Asia Needs Fleets of Buses to Get Vaccines to the World’s Most Populous Region

Employees of enterprises stand in line to get vaccinated in front of a vaccination vehicle in Lingang Area, Shanghai, east PRC, March 26, 2021. Photo: Wang Xiang, Xinhua.

The PRC has shown how buses can be used to dramatically increase the number of people vaccinated against COVID-19. The region should follow their example. 

They look like sleek, bright tour buses, some vaguely insect-like with long-necked rearview mirrors. But the people lined up outside them in the PRC aren’t sightseers.

From Beijing in the north to Haikou in the southern island of Hainan; from Shanghai on the east coast to Xidu, Hunan and Wuhan, Chongqing, and Wuxi in the interior; and in many other towns and cities, the buses bring COVID-19 vaccinations to people who can’t easily make the trip to sometimes inaccessible vaccination centers.

It’s not just people living in remote mountainous areas such as Ouhai in Wenzhou, Zhejiang who benefit but also urban office workers, who don’t have to take time off to get their shots, and the elderly and handicapped. 

The buses are kitted out with vaccination stations, smart medical refrigerators that keep temperatures at 2–8°C and send an alert to the Chinese Center for Disease Control and Prevention if they deviate, and first-aid facilities in case of an adverse reaction. Vaccinated people are screened, registered, inoculated, and observed afterward. Regulators can monitor the information remotely.

A health worker takes COVID-19 vaccines out of the cooler in a mobile COVID-19 vaccination vehicle near Xidan business area in downtown Beijing, capital of the PRC, April 7, 2021. Photo: Zhang Yuwei, Xinhua.

The buses speed up inoculation, efficiently bringing millions of doses to downtown neighborhoods and more remote locales. The PRC has reason to make haste. Its population of about 1.4 billion is spread across more than 9.3 million square kilometers, including coasts and mountains and everything in between and some regions that are harder to get to than others.

In April, Nature reported that the country was vaccinating about 5 million people a day on average. In June, for more than a week, that number swelled to 20 million a day on average. As of 6 June, the journal stated, 778 million doses had been administered.

In the first week of October, according to Reuters, the average daily number of doses administered was about 1.42 million. A total of at least 2,218,826,000 doses, enough for about 79.4% of the population, have been administered.

A resident receives a dose of vaccine in a mobile COVID-19 vaccination vehicle near Xidan business area in downtown Beijing, capital of the PRC, April 7, 2021. Photo: Li Xin, Xinhua.

The news outlet said that the country has had 96,374 infections and 4,636 COVID-19–related deaths since the pandemic began in late 2019. New infections reportedly average 24 a day, or 1% of the highest daily average reported in February 2021.

The remarkable feat of vaccinating more than a billion people in less than two years was made possible by the decision to produce its own vaccines rather than rely on other countries and by getting the vaccines to its people efficiently. The vaccination buses are part of this logistically extraordinary achievement.

Health facilities have often been stretched to capacity, transport can be inefficient, and vaccination centers can be difficult to reach and expensive to build.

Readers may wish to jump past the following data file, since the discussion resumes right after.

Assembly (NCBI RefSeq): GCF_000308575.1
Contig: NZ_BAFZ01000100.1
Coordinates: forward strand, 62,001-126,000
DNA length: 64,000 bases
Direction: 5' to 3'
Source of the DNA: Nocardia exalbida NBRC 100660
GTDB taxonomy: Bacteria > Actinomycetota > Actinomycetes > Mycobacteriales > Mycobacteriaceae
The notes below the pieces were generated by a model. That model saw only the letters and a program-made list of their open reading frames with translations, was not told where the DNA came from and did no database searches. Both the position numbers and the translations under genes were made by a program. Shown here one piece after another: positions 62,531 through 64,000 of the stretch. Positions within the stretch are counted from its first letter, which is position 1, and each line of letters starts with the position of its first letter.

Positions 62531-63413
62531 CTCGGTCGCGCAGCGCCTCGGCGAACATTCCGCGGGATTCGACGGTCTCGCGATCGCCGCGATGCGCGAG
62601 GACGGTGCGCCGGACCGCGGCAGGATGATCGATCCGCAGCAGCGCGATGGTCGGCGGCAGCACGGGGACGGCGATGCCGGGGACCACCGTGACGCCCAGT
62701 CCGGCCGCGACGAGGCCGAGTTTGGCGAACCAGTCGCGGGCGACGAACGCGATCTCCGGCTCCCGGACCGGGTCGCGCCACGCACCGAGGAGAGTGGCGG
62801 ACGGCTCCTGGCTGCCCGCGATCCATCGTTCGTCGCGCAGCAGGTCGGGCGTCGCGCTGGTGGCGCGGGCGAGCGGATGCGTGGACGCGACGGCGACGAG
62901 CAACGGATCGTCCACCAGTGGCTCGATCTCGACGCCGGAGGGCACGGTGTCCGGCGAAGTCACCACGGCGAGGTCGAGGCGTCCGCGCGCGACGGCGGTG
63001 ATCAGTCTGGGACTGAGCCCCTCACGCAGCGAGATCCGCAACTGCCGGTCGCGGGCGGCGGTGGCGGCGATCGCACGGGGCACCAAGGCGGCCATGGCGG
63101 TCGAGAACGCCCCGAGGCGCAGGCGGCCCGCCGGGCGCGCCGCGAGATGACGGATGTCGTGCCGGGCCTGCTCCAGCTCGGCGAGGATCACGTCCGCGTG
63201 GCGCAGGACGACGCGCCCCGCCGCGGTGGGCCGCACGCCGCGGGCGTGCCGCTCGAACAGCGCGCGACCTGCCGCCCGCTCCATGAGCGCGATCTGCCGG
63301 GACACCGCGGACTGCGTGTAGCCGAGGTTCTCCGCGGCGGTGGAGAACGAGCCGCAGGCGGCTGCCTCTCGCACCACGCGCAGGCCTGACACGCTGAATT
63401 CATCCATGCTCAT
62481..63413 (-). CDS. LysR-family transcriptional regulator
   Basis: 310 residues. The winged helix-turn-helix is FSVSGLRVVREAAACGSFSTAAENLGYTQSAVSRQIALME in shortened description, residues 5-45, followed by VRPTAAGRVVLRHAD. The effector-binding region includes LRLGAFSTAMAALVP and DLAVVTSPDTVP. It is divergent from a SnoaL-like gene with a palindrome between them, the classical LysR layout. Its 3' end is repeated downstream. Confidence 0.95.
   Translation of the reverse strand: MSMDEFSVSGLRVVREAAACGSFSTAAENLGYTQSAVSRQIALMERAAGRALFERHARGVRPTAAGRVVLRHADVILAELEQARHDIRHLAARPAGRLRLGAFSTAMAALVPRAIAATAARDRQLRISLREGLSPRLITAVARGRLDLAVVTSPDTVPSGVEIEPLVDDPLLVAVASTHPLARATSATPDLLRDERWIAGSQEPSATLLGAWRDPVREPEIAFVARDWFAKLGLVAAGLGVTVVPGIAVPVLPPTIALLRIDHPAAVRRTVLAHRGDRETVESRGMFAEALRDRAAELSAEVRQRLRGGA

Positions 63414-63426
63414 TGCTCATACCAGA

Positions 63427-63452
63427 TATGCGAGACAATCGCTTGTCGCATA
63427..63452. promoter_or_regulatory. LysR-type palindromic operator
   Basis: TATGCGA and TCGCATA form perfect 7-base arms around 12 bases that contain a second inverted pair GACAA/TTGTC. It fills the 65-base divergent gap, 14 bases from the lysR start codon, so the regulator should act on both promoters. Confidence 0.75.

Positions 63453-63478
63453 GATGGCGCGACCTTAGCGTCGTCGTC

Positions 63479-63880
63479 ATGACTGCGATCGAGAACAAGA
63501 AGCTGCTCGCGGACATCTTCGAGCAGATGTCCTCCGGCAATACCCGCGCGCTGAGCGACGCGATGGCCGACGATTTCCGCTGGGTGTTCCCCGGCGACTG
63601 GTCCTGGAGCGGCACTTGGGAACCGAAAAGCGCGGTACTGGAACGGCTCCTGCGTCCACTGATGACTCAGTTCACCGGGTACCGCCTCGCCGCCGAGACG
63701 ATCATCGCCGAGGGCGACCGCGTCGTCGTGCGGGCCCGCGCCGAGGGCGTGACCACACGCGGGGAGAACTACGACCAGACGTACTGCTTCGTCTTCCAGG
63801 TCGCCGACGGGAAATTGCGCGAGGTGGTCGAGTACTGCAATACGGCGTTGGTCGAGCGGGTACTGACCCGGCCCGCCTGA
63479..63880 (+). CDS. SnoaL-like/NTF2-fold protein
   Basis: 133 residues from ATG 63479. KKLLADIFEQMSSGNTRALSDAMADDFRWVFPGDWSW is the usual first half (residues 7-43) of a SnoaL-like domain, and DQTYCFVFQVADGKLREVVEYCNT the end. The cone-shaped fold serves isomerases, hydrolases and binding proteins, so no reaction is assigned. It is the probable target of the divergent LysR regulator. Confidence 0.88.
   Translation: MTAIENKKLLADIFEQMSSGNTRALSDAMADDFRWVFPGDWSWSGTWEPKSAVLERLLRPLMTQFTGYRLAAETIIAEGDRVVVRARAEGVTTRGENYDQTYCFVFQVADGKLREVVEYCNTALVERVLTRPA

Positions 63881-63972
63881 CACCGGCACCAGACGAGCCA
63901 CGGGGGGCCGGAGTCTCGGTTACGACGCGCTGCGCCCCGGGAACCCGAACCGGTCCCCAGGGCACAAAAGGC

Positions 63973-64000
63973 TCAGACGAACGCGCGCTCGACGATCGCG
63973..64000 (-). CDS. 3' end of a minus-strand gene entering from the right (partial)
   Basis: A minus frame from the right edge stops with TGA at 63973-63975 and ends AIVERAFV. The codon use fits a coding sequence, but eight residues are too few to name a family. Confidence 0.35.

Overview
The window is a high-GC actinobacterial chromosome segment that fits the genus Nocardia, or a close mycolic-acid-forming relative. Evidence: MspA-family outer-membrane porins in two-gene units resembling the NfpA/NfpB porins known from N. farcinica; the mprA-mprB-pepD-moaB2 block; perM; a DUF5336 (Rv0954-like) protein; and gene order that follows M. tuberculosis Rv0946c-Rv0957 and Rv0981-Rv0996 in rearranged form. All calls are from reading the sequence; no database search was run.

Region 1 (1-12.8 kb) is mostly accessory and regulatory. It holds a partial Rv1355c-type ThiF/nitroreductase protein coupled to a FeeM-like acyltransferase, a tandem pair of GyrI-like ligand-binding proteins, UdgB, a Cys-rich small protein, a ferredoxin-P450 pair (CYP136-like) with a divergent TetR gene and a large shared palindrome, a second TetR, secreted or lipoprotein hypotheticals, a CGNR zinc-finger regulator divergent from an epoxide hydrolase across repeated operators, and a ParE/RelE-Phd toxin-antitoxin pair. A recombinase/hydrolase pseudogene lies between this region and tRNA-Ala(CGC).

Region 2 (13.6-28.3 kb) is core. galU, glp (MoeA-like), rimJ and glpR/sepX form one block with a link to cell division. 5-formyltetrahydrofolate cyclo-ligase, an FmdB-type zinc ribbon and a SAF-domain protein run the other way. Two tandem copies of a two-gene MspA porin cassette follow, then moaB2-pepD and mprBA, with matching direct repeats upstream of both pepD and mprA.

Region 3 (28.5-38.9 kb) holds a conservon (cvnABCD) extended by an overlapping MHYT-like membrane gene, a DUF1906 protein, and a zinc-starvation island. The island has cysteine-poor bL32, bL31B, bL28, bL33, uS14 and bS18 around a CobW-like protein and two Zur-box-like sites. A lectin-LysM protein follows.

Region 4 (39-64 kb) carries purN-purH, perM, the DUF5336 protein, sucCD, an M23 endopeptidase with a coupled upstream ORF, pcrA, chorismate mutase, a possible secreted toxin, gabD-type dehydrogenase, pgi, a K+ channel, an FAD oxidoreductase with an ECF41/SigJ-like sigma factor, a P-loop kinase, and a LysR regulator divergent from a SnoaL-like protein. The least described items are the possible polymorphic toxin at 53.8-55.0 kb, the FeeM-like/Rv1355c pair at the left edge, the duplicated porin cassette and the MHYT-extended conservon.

The buses speed up inoculation, efficiently bringing millions of doses to downtown neighborhoods and more remote locales.

Some other parts of Asia have been using vans and buses for health work. In the Philippines, for example, mobile x-ray machines serve tuberculosis patients, family-planning caravans have delivered contraception to communities, and now mobile clinics bring COVID-19 vaccination to cities and villages. 

In September, Thailand rolled out its first vaccination bus, in Bangkok, which needs only six people to operate it and to inoculate 1,000 people a day. Pekanbaru, Indonesia launched its vaccination buses on 1 June and doubled their number to 10 within 2 weeks.

People wait in front of a coronavirus disease (COVID-19) mobile vaccination bus set-up to serve the elderly and disabled groups in Bangkok, Thailand, September 8, 2021. Photo: Juarawee Kittisilpa, Reuters.

In July, the Cambodia government delivered 10 vaccination vans to the defense ministry, which was already inoculating people, and promised one or two vans each to the provinces, depending on their population.

In India, the Karnataka government and the private sector launched the 4–6-month Vaccination on Wheels in August. In Fiji, Rights, Empowerment and Cohesion for Rural and Urban Fijians (REACH) Project buses started bringing vaccines to communities in early 2020.

Some of the least developed countries might not have the high technology that the PRC does, but they use the technology on hand to get the job done. Health workers can use cellphones to inform residents of mobile clinic arrivals, register vaccinees, remind them of vaccination schedules, and transmit information to government agencies. Smart refrigerators might not always be an option, but solar panels can keep the cold chain going.

The World Health Organization and United Nations Secretary-General António Guterres appealed to the leaders attending the 76th UN General Assembly, held in September, to ensure that poor and rich countries have equitable access to COVID-19 vaccines. An impassioned secretary-general called vaccine equity “the biggest moral test before the global community.”

Continuing imbalanced access means not only that not enough vaccines are reaching the least developed countries but also that their health systems are deficient. Even if the countries were to receive more vaccines than they are, of what use would they be if they expire in warehouses or at ports because they cannot be distributed? Or, in the case of one brand, if they cannot be kept at minus 70°C? 

To reach levels of success seen in the PRC, other countries need stronger health systems, more vaccines, and greater vaccine outreach.

WHO and the UN are right to be alarmed. Only 47.7% of the world’s population has received at least one dose of the COVID-19 vaccine but only 2.5% of people in low-income countries.

Vaccination buses are just one solution and an effective one. They do traverse some countries, but not enough of them and in not enough countries. Imagine what fleets of them could do.